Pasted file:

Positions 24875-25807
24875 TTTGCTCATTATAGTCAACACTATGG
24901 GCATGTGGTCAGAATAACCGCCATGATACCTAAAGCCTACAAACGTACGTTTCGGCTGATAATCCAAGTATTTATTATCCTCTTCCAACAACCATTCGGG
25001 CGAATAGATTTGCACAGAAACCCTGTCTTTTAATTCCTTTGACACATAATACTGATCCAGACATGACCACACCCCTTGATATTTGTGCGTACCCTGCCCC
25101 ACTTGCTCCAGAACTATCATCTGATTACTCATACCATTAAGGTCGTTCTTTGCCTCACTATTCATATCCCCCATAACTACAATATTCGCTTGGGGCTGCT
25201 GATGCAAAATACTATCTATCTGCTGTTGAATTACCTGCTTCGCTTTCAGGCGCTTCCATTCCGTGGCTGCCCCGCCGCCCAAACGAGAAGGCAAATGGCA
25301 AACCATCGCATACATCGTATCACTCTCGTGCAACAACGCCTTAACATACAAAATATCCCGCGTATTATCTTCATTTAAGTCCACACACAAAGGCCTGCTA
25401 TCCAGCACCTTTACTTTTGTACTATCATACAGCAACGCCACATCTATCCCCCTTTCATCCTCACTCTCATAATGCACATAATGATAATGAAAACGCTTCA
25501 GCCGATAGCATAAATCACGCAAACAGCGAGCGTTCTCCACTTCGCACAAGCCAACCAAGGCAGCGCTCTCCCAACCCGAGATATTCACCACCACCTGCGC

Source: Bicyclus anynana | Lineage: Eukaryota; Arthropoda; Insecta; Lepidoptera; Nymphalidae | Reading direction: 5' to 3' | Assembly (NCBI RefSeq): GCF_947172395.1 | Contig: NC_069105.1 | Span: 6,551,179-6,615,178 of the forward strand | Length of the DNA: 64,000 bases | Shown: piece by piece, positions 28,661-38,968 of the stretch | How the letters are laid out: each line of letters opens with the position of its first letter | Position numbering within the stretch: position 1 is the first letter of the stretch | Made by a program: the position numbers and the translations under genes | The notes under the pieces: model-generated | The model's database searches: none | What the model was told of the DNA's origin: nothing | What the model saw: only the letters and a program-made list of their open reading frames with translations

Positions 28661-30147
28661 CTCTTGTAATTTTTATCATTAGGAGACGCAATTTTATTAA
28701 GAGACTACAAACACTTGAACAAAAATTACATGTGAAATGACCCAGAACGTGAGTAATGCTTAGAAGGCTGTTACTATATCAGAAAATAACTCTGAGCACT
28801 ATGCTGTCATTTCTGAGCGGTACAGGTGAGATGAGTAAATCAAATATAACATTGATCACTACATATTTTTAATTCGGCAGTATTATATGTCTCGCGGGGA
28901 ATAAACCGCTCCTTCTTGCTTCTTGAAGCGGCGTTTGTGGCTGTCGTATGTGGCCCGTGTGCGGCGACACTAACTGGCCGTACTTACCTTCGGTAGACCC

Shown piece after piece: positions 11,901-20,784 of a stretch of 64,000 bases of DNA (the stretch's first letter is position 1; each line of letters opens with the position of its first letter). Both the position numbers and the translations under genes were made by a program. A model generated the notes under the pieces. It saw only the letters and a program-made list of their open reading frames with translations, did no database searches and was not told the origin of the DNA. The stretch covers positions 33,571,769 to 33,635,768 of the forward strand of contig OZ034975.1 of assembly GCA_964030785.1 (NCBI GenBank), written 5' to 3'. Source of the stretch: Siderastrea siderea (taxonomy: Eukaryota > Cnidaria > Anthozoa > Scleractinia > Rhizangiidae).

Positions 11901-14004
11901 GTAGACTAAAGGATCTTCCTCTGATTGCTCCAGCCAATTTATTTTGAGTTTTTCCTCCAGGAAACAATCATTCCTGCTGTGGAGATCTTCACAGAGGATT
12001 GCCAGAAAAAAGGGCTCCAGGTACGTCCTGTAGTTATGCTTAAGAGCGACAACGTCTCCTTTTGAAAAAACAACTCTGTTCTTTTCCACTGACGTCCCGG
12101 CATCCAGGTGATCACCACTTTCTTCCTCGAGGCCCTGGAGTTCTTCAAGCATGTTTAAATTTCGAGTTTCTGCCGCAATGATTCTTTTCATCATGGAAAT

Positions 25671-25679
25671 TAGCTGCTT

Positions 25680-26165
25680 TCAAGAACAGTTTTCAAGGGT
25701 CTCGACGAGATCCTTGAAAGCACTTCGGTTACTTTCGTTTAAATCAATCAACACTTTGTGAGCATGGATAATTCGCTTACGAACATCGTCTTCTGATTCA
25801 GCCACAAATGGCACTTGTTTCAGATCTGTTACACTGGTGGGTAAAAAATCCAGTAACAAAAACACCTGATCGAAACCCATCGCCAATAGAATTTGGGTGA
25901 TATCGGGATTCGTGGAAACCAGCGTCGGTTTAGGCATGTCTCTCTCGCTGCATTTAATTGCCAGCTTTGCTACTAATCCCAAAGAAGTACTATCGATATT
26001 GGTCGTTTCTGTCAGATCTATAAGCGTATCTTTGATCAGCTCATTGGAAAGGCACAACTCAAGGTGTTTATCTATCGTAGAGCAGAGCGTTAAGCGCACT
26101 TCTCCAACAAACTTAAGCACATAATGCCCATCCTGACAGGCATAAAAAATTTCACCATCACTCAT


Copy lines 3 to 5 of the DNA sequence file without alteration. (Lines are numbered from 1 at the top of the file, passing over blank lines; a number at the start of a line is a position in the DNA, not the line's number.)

24901 GCATGTGGTCAGAATAACCGCCATGATACCTAAAGCCTACAAACGTACGTTTCGGCTGATAATCCAAGTATTTATTATCCTCTTCCAACAACCATTCGGG
25001 CGAATAGATTTGCACAGAAACCCTGTCTTTTAATTCCTTTGACACATAATACTGATCCAGACATGACCACACCCCTTGATATTTGTGCGTACCCTGCCCC
25101 ACTTGCTCCAGAACTATCATCTGATTACTCATACCATTAAGGTCGTTCTTTGCCTCACTATTCATATCCCCCATAACTACAATATTCGCTTGGGGCTGCT